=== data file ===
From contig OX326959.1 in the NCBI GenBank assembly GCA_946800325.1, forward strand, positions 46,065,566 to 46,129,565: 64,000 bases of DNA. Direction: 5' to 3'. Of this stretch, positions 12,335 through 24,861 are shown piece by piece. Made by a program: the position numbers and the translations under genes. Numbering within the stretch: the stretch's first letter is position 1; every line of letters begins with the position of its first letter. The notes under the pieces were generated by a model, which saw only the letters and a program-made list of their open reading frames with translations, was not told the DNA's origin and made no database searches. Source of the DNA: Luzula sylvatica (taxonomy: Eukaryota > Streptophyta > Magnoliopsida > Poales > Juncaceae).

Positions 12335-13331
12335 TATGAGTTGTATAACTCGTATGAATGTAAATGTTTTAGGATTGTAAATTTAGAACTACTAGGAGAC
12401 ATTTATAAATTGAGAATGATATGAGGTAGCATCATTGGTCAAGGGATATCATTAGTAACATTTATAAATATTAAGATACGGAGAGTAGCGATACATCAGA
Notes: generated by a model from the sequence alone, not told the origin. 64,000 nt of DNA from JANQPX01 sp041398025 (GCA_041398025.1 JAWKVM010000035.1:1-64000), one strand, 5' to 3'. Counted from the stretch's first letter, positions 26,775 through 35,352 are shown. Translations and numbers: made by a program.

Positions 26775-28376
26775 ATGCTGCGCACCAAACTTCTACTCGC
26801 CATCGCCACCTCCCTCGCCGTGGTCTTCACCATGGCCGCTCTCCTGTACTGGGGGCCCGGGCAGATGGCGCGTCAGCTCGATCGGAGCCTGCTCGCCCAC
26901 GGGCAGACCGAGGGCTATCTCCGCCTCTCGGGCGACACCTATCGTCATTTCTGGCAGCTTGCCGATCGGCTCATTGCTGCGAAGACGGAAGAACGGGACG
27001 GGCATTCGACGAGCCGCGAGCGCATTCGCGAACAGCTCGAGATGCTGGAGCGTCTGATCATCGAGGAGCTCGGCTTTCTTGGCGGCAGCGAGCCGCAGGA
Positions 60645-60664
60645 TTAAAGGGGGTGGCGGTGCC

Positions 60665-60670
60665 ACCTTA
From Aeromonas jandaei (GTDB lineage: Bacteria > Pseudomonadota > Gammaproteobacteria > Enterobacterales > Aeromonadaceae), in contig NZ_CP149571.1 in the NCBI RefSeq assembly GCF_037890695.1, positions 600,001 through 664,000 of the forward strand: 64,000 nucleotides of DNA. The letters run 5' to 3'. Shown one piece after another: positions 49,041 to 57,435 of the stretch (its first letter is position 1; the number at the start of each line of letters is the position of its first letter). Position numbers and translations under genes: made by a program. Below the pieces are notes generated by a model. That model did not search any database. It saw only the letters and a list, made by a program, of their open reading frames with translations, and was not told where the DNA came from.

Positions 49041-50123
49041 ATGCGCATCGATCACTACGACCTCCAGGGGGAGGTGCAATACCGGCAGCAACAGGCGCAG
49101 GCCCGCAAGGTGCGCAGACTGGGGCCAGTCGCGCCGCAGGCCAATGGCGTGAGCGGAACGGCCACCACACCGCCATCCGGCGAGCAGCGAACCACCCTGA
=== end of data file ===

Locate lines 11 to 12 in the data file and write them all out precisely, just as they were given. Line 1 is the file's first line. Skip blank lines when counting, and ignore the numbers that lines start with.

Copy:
Positions 60645-60664
60645 TTAAAGGGGGTGGCGGTGCC